Writing In Native American Issues
29 March 2014
The purpose of writing this paper is so the unique group of people will be represented properly from one of their own people. This will get a view into the culture and history that is not usually seen from the outside. In the world of today Native Americans have to be properly represented and understood or misconceptions can happen. Traditionally the Muscogee people practiced opvnkv hacogee, which means drunken, crazy, or spirited dance. More commonly known as the stomp dance they are social dances that included all community members-men, women, and children. The Dances are led by the tribe’s senior men with each turn changing leadership. A leader will call out the verses, and other men respond. The women support the men by shaking shells in rhythm by stomping. The Seminole Baptist used the church as a way to avoid assimilation and to keep the language along side with the culture alive. Throughout this paper I want to show the similarities of both the Seminole Baptist church and the stomp grounds that helped the culture survive in a time of need.
Looking into a history for the Seminoles their history starts with the Muscogee Creeks and were more of a split than a different people. Virtually the difference between the two tribes were never present. The same language was spoke which is Mvskoke and shared cultural practices. When the Seminoles started to migrate south is when the differences started to show. When the Seminole people arrived into Florida which was then owned by the Spanish they called them cimarrones. This term started to describe all the inhabitants that occupied Florida. The Seminoles absorbed rem ants of other Florida tribes into their own; the Oconee were the original “Seminole” and later included the Hecete, Eufaula, Mikasuki, Horrewahle, Talahassee, Chiaha, and Appalachiocla. Through time with intermarriage, traditional cultural adoption practices and treaty obligations, runaway salve and “freed” slaves were absorbed also. The Creeks translated the term cimarrones into “Semvlone”. Overtime semvlone changed into “Semvnole” (which is pronounced sem-uh-no-lee by native speakers even today). During Indian Removal some of the Seminoles were able to survive and stay in Florida by retreating into the Everglades while the majority was moved into Indian Territory (now Oklahoma).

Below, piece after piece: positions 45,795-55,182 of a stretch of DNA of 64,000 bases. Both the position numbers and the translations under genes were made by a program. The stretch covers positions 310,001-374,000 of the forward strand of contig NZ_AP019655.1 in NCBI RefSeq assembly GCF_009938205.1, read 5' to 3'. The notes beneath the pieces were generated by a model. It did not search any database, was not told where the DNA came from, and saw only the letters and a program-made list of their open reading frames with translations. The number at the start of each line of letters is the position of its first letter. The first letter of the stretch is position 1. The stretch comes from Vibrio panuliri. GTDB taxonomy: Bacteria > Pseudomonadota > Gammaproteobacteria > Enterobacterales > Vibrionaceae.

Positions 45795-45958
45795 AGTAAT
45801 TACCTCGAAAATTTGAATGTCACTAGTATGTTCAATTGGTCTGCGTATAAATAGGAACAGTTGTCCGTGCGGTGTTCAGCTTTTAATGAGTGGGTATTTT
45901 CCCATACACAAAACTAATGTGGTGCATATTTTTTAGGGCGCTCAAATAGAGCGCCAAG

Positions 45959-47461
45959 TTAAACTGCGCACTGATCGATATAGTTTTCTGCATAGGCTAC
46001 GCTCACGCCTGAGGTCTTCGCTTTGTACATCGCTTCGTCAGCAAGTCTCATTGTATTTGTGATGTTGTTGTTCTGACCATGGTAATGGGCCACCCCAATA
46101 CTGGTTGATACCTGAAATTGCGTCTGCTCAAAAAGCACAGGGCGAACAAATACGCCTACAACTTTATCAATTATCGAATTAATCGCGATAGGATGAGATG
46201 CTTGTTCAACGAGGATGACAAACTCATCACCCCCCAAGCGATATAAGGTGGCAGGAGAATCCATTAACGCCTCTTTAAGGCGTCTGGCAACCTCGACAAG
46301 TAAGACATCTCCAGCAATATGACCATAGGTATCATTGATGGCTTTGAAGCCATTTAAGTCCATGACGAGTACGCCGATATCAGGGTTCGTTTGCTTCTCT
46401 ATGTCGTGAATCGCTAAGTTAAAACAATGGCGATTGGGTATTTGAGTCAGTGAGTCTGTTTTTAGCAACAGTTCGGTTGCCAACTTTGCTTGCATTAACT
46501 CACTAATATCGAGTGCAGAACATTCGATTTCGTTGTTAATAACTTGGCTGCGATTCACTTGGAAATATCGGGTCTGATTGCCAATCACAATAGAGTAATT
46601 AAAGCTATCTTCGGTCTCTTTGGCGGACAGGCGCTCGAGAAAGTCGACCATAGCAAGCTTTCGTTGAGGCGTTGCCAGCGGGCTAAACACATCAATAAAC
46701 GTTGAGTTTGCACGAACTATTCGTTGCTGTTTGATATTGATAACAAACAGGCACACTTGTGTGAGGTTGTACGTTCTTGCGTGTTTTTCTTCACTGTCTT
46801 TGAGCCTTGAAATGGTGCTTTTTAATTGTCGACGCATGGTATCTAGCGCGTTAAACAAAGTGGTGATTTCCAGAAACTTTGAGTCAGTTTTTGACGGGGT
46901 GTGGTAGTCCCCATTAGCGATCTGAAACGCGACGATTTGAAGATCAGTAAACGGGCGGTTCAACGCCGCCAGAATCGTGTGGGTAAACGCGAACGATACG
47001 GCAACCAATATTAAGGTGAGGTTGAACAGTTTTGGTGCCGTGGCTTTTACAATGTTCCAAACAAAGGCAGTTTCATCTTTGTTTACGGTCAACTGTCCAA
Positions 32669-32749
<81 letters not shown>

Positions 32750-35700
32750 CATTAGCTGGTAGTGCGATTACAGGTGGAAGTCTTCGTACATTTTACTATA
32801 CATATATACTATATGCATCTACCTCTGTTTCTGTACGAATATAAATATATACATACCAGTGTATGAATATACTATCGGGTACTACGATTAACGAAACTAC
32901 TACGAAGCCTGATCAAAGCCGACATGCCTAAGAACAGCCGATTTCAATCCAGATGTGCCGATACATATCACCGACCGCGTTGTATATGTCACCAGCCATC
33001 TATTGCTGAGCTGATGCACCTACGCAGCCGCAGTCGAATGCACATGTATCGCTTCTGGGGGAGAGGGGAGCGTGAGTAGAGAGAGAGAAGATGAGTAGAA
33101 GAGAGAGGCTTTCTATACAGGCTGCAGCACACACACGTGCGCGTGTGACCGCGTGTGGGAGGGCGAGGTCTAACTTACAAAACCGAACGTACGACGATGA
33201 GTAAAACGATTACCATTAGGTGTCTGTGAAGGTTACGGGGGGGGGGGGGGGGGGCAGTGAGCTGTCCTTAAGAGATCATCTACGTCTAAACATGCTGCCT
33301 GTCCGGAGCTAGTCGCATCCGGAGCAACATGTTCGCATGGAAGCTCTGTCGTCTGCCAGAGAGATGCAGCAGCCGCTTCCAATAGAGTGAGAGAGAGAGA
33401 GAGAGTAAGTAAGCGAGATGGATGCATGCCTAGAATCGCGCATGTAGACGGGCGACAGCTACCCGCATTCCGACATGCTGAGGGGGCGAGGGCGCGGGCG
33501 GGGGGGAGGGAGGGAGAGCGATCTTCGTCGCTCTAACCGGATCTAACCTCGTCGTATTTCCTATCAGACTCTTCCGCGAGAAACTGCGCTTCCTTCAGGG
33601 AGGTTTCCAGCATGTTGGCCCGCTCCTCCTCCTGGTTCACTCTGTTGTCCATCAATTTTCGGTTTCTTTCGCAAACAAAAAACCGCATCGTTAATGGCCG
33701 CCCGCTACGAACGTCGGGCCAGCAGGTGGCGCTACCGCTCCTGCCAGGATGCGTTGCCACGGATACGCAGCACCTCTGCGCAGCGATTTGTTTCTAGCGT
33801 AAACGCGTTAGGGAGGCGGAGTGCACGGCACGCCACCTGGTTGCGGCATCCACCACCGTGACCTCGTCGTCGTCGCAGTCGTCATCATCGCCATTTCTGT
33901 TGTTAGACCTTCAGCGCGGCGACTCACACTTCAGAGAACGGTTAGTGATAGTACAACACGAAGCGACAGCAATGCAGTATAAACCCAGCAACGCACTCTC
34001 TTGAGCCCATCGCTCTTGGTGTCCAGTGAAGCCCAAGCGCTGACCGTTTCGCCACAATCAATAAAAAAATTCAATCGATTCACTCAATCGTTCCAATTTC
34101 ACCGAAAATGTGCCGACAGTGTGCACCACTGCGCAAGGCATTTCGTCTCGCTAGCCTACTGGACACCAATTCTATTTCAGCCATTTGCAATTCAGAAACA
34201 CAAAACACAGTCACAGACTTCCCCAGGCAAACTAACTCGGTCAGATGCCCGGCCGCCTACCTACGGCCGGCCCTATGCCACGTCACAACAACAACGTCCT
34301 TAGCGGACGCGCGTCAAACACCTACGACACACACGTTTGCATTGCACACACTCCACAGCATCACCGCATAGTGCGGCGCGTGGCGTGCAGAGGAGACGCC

Christianity for the Seminoles was not an easy transition. Just like any other native people laid a harsh distrust towards the Anglos and their foreign ways. The missionaries were not to be trusted and the band leaders seen them as threats to their band members. Many of the first converts to Christianity were looked at with serious suspicion. James Factor was said to be the first Seminole converted to the Baptist faith and was removed from his position on the Seminole council in 1860 because he had been “bewitched” by the Baptist...